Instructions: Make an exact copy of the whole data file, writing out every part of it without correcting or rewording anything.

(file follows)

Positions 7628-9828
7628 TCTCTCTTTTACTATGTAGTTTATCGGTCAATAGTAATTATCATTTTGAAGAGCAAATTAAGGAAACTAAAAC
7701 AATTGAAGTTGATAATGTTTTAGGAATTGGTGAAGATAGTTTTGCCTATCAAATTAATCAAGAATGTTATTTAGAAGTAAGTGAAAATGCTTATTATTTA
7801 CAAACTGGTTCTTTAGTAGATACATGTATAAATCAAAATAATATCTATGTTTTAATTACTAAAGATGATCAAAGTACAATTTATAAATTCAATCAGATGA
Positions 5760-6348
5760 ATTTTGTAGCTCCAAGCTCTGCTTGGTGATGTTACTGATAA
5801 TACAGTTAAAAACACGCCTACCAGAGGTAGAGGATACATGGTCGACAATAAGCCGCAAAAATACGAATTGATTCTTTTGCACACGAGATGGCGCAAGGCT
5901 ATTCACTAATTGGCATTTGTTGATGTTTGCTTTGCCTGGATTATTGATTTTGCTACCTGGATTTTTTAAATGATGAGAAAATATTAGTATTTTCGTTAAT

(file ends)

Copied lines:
Positions 7628-9828
7628 TCTCTCTTTTACTATGTAGTTTATCGGTCAATAGTAATTATCATTTTGAAGAGCAAATTAAGGAAACTAAAAC
7701 AATTGAAGTTGATAATGTTTTAGGAATTGGTGAAGATAGTTTTGCCTATCAAATTAATCAAGAATGTTATTTAGAAGTAAGTGAAAATGCTTATTATTTA
7801 CAAACTGGTTCTTTAGTAGATACATGTATAAATCAAAATAATATCTATGTTTTAATTACTAAAGATGATCAAAGTACAATTTATAAATTCAATCAGATGA
Positions 5760-6348
5760 ATTTTGTAGCTCCAAGCTCTGCTTGGTGATGTTACTGATAA
5801 TACAGTTAAAAACACGCCTACCAGAGGTAGAGGATACATGGTCGACAATAAGCCGCAAAAATACGAATTGATTCTTTTGCACACGAGATGGCGCAAGGCT
5901 ATTCACTAATTGGCATTTGTTGATGTTTGCTTTGCCTGGATTATTGATTTTGCTACCTGGATTTTTTAAATGATGAGAAAATATTAGTATTTTCGTTAAT